EDEN IAS

NORMATIVE ETHICS

NORMATIVE ETHICS / PRESCRIPTIVE ETHICS

NORMATIVE ETHICS

Normative ethics is also called as prescriptive ethics. It is the study of ethical theories that prescribe how people ought to act. It examines standards for the rightness and wrongness of actions. Normative ethics suggests punishment when a person deviates from the path of ideals.

Aristotle’s virtue ethics, Immanuel Kant’s deontological ethics, J S Mill’s Consequentialism {Utilitarianism) and the Bhagwat Gita’s Nishkam Karma yoga are some of the theories in Normative Ethics. The Golden Rule is a classic example of a normative principle: “We should do to others what we would want others to do to us”.

Normative ethics can be of following types:

  1. Deontological Ethics
  2. Teleological Ethics
  3. Virtue ethics

 

  1. Deontological Ethics
  • Deontological Ethics is the normative ethical school that judges the morality of an action based on the action’s adherence to a rule or rules, rather than based on the consequences of the action. It sometimes describe as duty or obligation or rule base ethics.
  • Famous proponents of Deontological ethics are Immanuel Kant, W.D Ross, John Rawls, Thomas Hobbes, and Jean Jacques Rousseau etc.
  • Theory of categorical imperative by Immanuel Kant, W.D.Ross Pluralistic deontology, John Rawls theory of Justice and theory of original position, Thomas Hobbes Contractarian ethics are some of the theories in Deontological ethics.
  • Deontology is an approach to Ethics that focuses on the rightness or wrongness of actions themselves, as opposed to the rightness or wrongness of the consequences of those actions (Consequentialism) or to the character and habits of the actor (Virtue Ethics).
  • Therefore it is sometimes described as “duty-based” or “obligation-based” ethics, because Deontologists believe that ethical rules bind people to their duty.
  1. Teleological ethics:
  • Teleological ethics is the theory of morality that derives duty or moral obligation from what is good or desirable as an end to be achieved.
  • Consequentialism or teleological ethics is based on the premise that the morality of an action is contingent with the outcome of that action.
  • It is also known as consequentialist ethics, it is opposed to deontological ethics (from the Greek Deon, “duty”), which holds that the basic standards for an action’s being morally right are independent of the good or evil generated

Different types of Consequential ethics/ Teleological ethics include:

  1. Utilitarianism (Rule Utilitarianism, Act Utilitarianism)
  2. Hedonism
  3. Ethical Egoism
  4. Ethical Altruism
  5. Epicureanism

a). Utili­tarianism:

  • Utili­tarianism is a normative-consequentialist eth­ical theory that places the locus of the rightness and wrongness of an act solely on the outcomes (consequences) of choosing one action/policy.
  • Utilitarianism is a universalistic form of Ethi­cal Hedonism {where Hedonism argues that plea­sure is the highest good and the supreme ideal of life) Utilitarianism maintains that the supreme ideal of life is pleasure – not the individual plea­sure but universal or general happiness.
  • It is an ethical doctrine pioneered by Jeremy Bentham and John Stuart Mills. Utilitarianism is fundamentally driven by the principle of utilitye. that action is morally right which produces the best overall consequences with regard to the utility or welfare of all the affected parties. Thus the underlying principle of utilitari­anism is that “an action is right if it produces great­est good for the greatest number”.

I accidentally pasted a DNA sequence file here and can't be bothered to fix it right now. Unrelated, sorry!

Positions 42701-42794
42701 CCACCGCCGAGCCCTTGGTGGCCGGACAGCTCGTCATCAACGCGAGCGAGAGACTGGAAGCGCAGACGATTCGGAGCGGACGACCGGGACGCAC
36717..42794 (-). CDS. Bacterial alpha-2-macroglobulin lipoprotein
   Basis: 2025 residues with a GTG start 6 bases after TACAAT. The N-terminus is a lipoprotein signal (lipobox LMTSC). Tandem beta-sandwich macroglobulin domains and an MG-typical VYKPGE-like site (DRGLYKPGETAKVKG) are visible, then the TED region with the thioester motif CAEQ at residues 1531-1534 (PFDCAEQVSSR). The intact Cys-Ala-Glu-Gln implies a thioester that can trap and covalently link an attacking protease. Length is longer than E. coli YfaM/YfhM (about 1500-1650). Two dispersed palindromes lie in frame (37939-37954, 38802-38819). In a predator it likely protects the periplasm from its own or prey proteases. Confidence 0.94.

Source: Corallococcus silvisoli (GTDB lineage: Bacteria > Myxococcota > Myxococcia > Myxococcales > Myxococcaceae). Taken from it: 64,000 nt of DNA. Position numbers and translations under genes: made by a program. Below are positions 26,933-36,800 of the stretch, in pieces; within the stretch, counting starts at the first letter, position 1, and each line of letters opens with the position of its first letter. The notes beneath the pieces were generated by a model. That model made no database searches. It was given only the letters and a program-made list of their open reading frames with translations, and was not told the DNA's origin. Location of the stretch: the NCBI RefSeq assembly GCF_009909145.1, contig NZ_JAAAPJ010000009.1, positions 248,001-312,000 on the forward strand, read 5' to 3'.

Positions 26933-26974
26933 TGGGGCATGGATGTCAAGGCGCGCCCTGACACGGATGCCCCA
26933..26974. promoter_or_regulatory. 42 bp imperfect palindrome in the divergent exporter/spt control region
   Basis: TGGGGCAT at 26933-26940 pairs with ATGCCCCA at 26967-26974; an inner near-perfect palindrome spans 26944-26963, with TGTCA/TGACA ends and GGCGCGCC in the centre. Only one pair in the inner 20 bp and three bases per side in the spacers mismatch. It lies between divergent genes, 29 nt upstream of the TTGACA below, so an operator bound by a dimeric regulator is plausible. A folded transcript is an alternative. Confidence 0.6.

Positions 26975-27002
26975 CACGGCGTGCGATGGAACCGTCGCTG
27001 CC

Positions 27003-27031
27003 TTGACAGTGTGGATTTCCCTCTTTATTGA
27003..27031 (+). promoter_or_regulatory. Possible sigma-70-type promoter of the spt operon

• It is a theory in normative ethics holding that the proper course of action is the one that maximizes utility, usually defined as maximizing happiness and reducing suffering 

b). Hedonism:

  • Hedonism is a school of thought that argues that pleasure is the highest good, the supreme ideal of life. In simple terms, a hedonist strives to maximize net pleasure.
  • The philosophy of Hedonism has been propounded by Aristippus of Cyrene.
  • Hedonism evaluates human actions on the basis of the consequences of actions i.e. pleasure and pain.

 c). Ethical Egoism:

  • Ethical Egoism will prescribe that one should act only with respect to one’s own self-interest or in the self-centeredness, which may include actions that may be beneficial, detrimental, or neutral to the welfare of others.
  • Exemplary Personalities associated with the philosophy of ethical altruism are Ayn Rand (Rational Egoism), Adam smith (Conditional egoism), Thomas Hobbes etc.

d). Ethical Altruism

  • Ethical Altruism is an ethical doctrine that holds that individuals have a moral obligation to help, serve or benefit others, if necessary at the sacrifice of self-interest. More precisely, an action is morally right if the consequences of that action are more favorable than unfavorable to everyone except the agent.
  • Exemplary and iconic real life personalities associated with the philosophy of ethical altruism are Mahatma Gandhiji, Swami Vivekananda etc.
  • Ethical altruism prescribes that an individual should take action in such a way that it will have the best possible consequences for everyone except for himself. According to it an action is morally right if the consequence of that action is more favorable than unfavorable “to everyone except the agent”.
  1. Virtue Ethics:
  • Virtue ethics is the branch of ethics which Focuses on the Character of the agent rather than on the formal rules for or the consequences of actions. Virtue ethics is person based ethics rather than action based.
  • Famous proponents of virtue ethics/ virtue ethicists are Socrates, Plato and Aristotle.
  • According to virtue ethics, the truly moral person is a virtuous person. Virtue ethics portrays moral persons as those who genuinely take pleasure in doing right things.

It also propounds the view that while doing right things is important, it is equally or more important to be a virtuous person.